A Short History of the SAFC
In 1972, the South Australian Film Corporation (SAFC) was established under an act of parliament by then Premier Don Dunstan, who sought ways “to stimulate and encourage the formation and continued development of the South Australian film and television industry”.
Establishment of the Corporation (with Gil Brealey appointed founding Chairman/Director) set about achieving this through a blend of commercial enterprise and industry development with the SAFC responsible for:
• undertaking the production of films
• provision of library and other services and facilities relating to films and their screening (South Australian Film and Video Library, c1972-c1994)
• provision of information services about films and their availability
• arrangement of courses of instruction in film projection
• storage, distribution, sale or other disposal of films
• research into the distribution of films and the effectiveness of films to meet purposes for which they are made .
The Corporation originally consisted of three members:
• the Director (who was also the Chairman)
• two other persons appointed by the Governor on the recommendation of the Minister, one of whom was nominated by the Minister of Education.
An Advisory Board, consisting of seven members appointed by the Governor, and the Chairman (Director) functioned to inquire into, and report upon, all matters relating to film.
Despite initial distribution difficulties which saw the Corporation resort to hiring cinemas, it found immediate success with films such as Sunday Too Far Away whilst also producing many documentaries, training films and short films.
The Corporation quickly became an important source of prestige and promotion for the State, and became a model for emulation by all Australian states. Other drama productions produced and owned by the SAFC included Storm Boy, Fourth Wish, Fire in the Stone, Dawn, Breaker Morant, Blue Fin, Robbery Under Arms, Under Capricorn, Sara Dane, Money Movers, Run Chrissie Run, Shadows of the Heart, The Shiralee, Golden Fiddles, The Club, Grim Pickings, The Battlers, Playing Beatie Bow (features); Sound of Love, Harvest of Hate (television features); and Ultraman (television series).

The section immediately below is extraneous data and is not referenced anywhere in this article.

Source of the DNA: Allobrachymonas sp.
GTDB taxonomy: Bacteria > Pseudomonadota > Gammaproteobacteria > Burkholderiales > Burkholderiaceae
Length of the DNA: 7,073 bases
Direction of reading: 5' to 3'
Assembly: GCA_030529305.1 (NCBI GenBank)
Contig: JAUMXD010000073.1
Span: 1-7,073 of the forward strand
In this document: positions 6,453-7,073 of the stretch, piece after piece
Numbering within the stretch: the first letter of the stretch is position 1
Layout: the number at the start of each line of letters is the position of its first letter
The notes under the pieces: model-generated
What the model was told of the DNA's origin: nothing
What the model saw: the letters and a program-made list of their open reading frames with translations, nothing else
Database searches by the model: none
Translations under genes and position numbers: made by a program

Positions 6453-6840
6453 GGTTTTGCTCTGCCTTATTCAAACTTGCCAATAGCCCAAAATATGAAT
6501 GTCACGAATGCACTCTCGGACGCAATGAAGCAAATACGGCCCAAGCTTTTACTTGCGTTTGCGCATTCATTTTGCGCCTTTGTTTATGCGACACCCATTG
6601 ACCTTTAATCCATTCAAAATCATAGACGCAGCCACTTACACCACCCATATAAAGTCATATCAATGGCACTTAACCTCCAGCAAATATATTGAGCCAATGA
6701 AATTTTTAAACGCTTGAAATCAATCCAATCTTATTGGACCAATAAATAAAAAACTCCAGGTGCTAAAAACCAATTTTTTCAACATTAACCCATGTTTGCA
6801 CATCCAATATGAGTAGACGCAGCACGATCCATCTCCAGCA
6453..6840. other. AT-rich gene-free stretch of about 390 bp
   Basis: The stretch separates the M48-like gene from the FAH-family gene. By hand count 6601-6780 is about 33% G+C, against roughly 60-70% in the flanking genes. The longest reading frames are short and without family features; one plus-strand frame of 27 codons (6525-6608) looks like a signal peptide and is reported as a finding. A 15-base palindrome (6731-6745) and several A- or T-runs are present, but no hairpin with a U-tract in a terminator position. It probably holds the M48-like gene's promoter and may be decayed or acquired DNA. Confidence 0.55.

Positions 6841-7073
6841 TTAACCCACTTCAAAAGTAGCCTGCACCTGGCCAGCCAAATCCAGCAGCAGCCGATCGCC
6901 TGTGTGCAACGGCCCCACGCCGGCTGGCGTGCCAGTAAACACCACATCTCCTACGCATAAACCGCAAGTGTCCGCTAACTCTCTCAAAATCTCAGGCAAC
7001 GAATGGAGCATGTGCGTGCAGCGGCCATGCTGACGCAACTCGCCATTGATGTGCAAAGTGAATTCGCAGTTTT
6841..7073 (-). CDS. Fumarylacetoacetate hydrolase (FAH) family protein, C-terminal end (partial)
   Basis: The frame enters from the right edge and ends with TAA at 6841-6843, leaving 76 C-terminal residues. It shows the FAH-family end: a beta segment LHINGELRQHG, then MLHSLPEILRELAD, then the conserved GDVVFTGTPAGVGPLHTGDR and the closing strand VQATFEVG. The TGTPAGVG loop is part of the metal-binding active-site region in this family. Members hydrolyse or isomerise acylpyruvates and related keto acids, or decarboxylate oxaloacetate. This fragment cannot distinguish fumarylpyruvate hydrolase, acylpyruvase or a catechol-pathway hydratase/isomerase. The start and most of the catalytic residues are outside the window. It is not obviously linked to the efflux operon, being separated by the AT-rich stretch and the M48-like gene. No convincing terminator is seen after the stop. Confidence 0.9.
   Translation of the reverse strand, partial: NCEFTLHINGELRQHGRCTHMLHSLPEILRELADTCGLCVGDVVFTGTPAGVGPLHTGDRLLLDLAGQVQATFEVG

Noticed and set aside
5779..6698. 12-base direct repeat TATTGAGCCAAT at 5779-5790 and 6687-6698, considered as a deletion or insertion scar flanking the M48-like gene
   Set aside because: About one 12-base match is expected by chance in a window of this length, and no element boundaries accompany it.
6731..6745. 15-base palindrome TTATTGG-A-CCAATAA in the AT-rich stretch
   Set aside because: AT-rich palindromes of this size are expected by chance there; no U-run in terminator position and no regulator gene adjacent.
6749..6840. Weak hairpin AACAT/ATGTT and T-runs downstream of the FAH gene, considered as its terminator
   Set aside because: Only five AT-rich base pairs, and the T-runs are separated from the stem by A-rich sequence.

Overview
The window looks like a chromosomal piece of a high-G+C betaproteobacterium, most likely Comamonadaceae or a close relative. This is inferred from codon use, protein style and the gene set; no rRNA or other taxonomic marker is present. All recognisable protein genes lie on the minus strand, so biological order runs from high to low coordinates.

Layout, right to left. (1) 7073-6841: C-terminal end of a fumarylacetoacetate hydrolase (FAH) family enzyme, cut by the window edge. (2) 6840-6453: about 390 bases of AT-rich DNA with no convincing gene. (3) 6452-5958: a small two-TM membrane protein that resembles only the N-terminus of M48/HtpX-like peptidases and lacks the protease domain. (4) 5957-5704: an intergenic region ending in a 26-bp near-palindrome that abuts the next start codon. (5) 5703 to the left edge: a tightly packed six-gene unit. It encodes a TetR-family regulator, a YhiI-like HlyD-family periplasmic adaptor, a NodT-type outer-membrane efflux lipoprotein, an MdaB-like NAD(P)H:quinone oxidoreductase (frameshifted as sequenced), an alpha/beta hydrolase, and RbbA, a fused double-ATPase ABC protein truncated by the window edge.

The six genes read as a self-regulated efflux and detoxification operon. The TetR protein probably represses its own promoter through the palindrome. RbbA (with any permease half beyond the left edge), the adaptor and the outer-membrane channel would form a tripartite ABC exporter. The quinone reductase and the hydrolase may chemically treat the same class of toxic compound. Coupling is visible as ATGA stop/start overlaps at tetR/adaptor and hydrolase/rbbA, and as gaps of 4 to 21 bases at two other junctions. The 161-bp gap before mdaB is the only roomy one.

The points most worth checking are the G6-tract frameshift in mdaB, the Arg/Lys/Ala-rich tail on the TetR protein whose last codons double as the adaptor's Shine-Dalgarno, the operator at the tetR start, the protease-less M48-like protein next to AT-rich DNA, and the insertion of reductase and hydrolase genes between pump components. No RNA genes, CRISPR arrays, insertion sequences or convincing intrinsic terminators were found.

In 1994, the SAFC’s role underwent a fundamental shift. It ceased production in its own right and assumed the role of the state government’s central agency to deliver assistance to the independent industry.
At the same time, the Corporation was charged with continuing to run its Hendon Studios operated by the SAFC for more than 30 years from 1980 to 2011. Hendon Studios provided independent feature film and television producers with a high end sound and post production facility as well as basic production facilities, including two soundstages and production areas.
Hundreds of feature films, shorts, documentaries and digital projects have received SAFC investment support since 1994, including award winning titles such as Picnic at Hanging Rock, Shine, Bad Boy Bubby, The Tracker, Rabbit Proof Fence, Black and White, Look Both Ways and Wolf Creek.
More recent SAFC supported feature films include Ten Canoes, The Boys are Back, Swerve, Lucky Country, Last Ride, Samson and Delilah, Oranges and Sunshine, Snowtown, The Last Dragon and the recent box office runaway success Red Dog. Not to mention award winning short films, documentaries and digital projects such as The Cat Piano, The Kiss, ShutUp Little Man! An Audio Misadventure, Life in Movement, The Palace and Danger 5, which have achieved national and international recognition.
In May 2008, the South Australian Government announced the establishment of a new film and screen centre in Adelaide’s eastern suburbs, marking a new era for the Corporation. In July 2011 the South Australian Film Corporation relocated from its Hendon premises to this new centre in Glenside, which was named Adelaide Studios.
Adelaide Studios was officially opened by Premier Mike Rann on 20 October 2011 representing significant investment by the SA Government in the future of South Australia’s screen production industry. As the new permanent home of the SAFC, Adelaide Studios includes a heritage administration building which houses SAFC administration along with 26 small to medium sized film businesses including animators, production companies, casting agents, etc.
The heritage administration building sits adjacent to the SAFC’s state-of-the-art production facilities featuring two sound stages (400sqm + 1,000sqm) Dolby Premier Studio, 96-seat screening theatre, foley/audio digital recording (ADR) studio, dry hire edit suites and a variety of production offices to suit all departments including dedicated wardrobe and art department areas.
For more information about Adelaide Studios, including details of facilities for hire, visit www.adelaidestudios.com.au